Philly immigrant activists delivered a "people's executive order" to Mayor Michael Nutter that they want him to sign to ensure the city keeps its 'sanctuary city' status.

The move comes after Nutter said last month that he was considering amending a highly publicized 2014 executive order which limited some forms of city law enforcement cooperation with federal immigration authorities.

Related link: Philly may drop 'sanctuary' city status

"It would be heartbreaking if he decided to move forward with collaboration, because now you’re giving families the chance of being caught up in the deportation process right before Christmas," said Jasmine Rivera, an organizer with Juntos.

Rivera, along with activists from New Sanctuary Movement and Juntos brought "the people's executive order" to Nutter's office on Wednesday, and gave him a deadline of Friday to sign the document pledging support to uphold Philly's sanctuary city status.

Related link: Mayor signs order reforming ICE holds policy

Mayor Nutter's 2014 order ended the practice of city law enforcement honoring ICE (Immigrations Customs & Enforcement) holds -- the practice of ICE requesting police or jails to hold individuals who were suspected of being in the country illegally.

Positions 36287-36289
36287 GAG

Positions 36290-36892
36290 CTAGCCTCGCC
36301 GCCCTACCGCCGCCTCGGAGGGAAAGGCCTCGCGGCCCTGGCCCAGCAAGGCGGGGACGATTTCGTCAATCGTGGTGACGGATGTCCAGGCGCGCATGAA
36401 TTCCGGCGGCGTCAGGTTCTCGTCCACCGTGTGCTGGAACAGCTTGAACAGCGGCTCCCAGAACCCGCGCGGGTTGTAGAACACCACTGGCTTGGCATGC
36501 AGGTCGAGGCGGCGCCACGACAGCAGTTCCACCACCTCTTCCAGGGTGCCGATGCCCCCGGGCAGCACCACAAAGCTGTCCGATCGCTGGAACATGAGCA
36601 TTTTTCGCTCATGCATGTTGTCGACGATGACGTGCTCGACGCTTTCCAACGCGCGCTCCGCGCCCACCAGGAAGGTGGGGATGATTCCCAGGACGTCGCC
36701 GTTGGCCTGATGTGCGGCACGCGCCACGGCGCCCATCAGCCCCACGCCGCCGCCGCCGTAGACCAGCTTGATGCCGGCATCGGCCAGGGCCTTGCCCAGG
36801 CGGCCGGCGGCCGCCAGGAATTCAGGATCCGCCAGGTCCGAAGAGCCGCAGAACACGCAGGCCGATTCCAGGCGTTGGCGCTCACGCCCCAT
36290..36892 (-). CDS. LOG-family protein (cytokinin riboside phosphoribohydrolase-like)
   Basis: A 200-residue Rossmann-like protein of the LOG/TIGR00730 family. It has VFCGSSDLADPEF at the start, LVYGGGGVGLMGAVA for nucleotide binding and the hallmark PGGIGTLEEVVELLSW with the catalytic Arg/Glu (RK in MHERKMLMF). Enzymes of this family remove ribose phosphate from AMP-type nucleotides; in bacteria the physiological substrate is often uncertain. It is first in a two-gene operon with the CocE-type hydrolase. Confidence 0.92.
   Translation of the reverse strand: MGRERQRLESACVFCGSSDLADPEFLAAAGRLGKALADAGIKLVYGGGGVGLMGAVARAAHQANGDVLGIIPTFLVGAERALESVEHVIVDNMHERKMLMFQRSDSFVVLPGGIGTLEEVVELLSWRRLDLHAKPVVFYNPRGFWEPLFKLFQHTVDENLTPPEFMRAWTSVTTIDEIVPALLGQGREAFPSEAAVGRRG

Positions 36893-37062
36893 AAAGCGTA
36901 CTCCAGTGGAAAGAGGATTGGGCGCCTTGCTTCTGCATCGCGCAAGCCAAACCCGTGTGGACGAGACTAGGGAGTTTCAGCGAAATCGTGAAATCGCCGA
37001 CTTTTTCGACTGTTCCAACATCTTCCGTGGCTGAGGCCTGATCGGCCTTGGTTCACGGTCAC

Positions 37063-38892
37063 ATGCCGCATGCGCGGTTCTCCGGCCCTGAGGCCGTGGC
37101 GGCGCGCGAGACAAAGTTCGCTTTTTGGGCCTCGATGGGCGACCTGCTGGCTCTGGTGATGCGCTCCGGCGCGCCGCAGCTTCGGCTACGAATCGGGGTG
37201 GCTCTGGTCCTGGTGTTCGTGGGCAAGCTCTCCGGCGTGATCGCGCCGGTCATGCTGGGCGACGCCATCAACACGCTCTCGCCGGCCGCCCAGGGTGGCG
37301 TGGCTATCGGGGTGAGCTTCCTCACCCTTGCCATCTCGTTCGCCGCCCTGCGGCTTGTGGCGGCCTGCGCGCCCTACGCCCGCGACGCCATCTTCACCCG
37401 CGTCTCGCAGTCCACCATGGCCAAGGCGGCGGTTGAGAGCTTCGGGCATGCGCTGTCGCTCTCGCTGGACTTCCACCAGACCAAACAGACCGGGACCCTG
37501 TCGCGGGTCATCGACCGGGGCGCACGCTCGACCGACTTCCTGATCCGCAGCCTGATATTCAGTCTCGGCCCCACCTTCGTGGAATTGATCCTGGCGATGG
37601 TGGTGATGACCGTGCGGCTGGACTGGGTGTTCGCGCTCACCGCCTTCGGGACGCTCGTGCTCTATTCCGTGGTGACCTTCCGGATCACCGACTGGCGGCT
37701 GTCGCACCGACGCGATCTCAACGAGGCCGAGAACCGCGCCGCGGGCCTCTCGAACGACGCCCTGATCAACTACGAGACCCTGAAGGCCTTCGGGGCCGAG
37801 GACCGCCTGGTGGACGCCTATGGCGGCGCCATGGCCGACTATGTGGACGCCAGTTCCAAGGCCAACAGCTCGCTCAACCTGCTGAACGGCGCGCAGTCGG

He is currently considering changing the policy to renew notifications for certain types of offenders -- even though he only has three weeks left in office, and mayor-elect Jim Kenney has vowed to undo any changes to the policy once he takes office.

Nutter's spokesman Mark McDonald said Wednesday that the question is "still under review."

"We appreciate their concerns," he said of the activists' demands. "That’s why we are engaged in the due diligence that we are."

The change being considered specifically refers to notifying federal authorities about a narrower range of individuals than previous ICE holds called for, including violent criminals, gang members, people who pose a risk to national security or who are caught crossing the border.

"It's just going to result in families being deported here in Philadelphia," Rivera said. "We know all too well that what DHS (Department of Homeland Security) officials say will happen and the reality is are very different ... they become dragnet programs."

The 'people's executive order' also calls for further steps away from cooperation with federal immigration authorities, Rivera said, such as ending the right of ICE investigators to enter city prisons or police districts to question people, and to view Philadelphia databases of individuals in custody.

"If we want to be a welcoming city, we should be taking steps forward to further separate the police and ICE," she said. "The only thing we can make abundantly clear is what the community is calling for him to do, not just to not participate in collaboration, but to end collaboration."